What magic power do single mothers possess that make them the target for so much blame for social ills? What witchery are they engaged in that can turn even liberal men—even those who pride themselves on supporting feminist causes!—into reactionaries breathlessly opining that the poor only have themselves to blame for their sexually incontinent ways? Whatever it is, the latest victim is Nicholas Kristof, once champion of ending sex slavery and improving maternity care, but most recently hitting The New York Times to accuse rural single mothers of turning down perfectly nice offers of marriage and forcing their kids to be illiterate in order to get disability checks from the government.
Kristof is but the latest in a long line of mostly male pundits, both liberal and conservative, to argue that the best way to patch up women’s economic concerns is for the little ladies to settle down with one of their no doubt many eligible suitors. Indeed, The New York Times this past month alone has seen two of its male conservative columnists suggest that rings on every female finger and babies in every tummy would cure our economic woes and fix our ill-defined moral rot. Kristof thankfully doesn’t flinch at the horrors of flat lady bellies, but he still frets over low income women’s lack of enthusiasm for marriage:
Antipoverty programs also discourage marriage: In a means-tested program like S.S.I., a woman raising a child may receive a bigger check if she refrains from marrying that hard-working guy she likes. Yet marriage is one of the best forces to blunt poverty. In married couple households only one child in 10 grows up in poverty, while almost half do in single-mother households.
He drives home the point by ending with a story of a young working-class woman who is pregnant and unmarried: “Life is like that for her, a roller coaster partly of her own making.” He reluctantly suggests she is beyond help, as if he were living in the 19th century novel about a ruined woman whose tragic end is inevitable.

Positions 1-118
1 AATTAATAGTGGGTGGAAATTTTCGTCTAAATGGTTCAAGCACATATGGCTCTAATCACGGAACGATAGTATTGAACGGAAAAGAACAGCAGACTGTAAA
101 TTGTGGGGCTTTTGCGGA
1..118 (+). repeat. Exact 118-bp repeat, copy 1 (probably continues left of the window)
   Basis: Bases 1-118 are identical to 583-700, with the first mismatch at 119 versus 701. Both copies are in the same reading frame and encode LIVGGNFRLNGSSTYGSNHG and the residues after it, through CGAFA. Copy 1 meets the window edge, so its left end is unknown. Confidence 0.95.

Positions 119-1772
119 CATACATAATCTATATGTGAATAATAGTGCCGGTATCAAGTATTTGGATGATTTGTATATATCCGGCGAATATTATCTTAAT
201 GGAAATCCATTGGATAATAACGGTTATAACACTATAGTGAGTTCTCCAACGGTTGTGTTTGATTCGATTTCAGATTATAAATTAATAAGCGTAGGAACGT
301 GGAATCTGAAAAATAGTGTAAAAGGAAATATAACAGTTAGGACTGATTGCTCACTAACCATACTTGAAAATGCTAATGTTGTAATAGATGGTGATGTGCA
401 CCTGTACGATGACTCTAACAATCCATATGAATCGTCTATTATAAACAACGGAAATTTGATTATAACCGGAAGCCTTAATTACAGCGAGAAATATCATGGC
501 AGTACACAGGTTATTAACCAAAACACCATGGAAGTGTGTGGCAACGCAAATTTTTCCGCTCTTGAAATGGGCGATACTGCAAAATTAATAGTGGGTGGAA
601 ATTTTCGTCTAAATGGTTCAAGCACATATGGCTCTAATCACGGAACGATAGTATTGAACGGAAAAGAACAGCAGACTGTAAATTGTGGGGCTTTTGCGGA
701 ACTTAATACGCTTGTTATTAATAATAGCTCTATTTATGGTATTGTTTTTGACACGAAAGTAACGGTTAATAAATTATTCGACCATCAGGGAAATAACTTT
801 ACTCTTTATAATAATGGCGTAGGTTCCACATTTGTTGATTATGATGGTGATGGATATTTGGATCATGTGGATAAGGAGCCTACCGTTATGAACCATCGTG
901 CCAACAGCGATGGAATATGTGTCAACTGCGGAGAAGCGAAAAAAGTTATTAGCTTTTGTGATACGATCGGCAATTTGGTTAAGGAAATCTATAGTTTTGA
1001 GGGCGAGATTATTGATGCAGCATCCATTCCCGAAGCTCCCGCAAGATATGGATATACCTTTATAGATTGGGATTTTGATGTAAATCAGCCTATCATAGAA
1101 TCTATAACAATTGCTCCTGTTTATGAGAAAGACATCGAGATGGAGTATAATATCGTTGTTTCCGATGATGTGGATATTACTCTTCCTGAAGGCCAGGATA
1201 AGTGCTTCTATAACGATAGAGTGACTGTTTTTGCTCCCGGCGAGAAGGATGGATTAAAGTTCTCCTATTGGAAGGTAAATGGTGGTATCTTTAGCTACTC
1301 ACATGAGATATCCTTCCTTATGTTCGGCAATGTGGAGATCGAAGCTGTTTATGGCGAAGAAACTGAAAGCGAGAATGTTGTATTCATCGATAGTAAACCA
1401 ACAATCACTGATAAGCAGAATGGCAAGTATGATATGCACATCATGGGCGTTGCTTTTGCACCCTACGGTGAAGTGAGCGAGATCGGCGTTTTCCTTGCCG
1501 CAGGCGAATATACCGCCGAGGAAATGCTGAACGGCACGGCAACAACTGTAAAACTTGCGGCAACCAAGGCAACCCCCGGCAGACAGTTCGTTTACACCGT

In this, Kristof echoes another male journalist, Jason DeParle, who wrote a lengthy feature for The New York Times Magazine that posited that the only real solution to the economic woes of working class mothers is a wedding ring. DeParle compared the fates of two women, Goofus and Gallant style: One who held off having children and secured a marriage to a good provider, and one who had children outside of marriage and “stayed in a troubled relationship” that eventually fell apart, leaving her broke and constantly stressed out. You couldn’t craft a better morality play to appeal to men who believe women stupidly overlook the good guys and ruin their lives chasing the bad boys. But propping up the hope that the cure for single mothers in economic distress is an army of humble men who may not be sexy but know the value of a good day’s work doesn’t do much for actual women in the world, even as it satisfies the high school kid who had to go stag to the prom lurking inside the heart of many a Beltway journalist.
Let’s be clear: No one is denying that kids do better if they are raised by loving couples who can share resources like time and money. But to state this is about as useful as stating that kids do better with more resources, period. To justify obsessing over non-marrie-ness—at the expense of, say, asking why a single income isn’t enough to be middle class, as it was for huge percentages of the population in the 1950s—requires believing that single women need a bit more scolding, or for the liberals, minor policy tweaks to get married and stay married.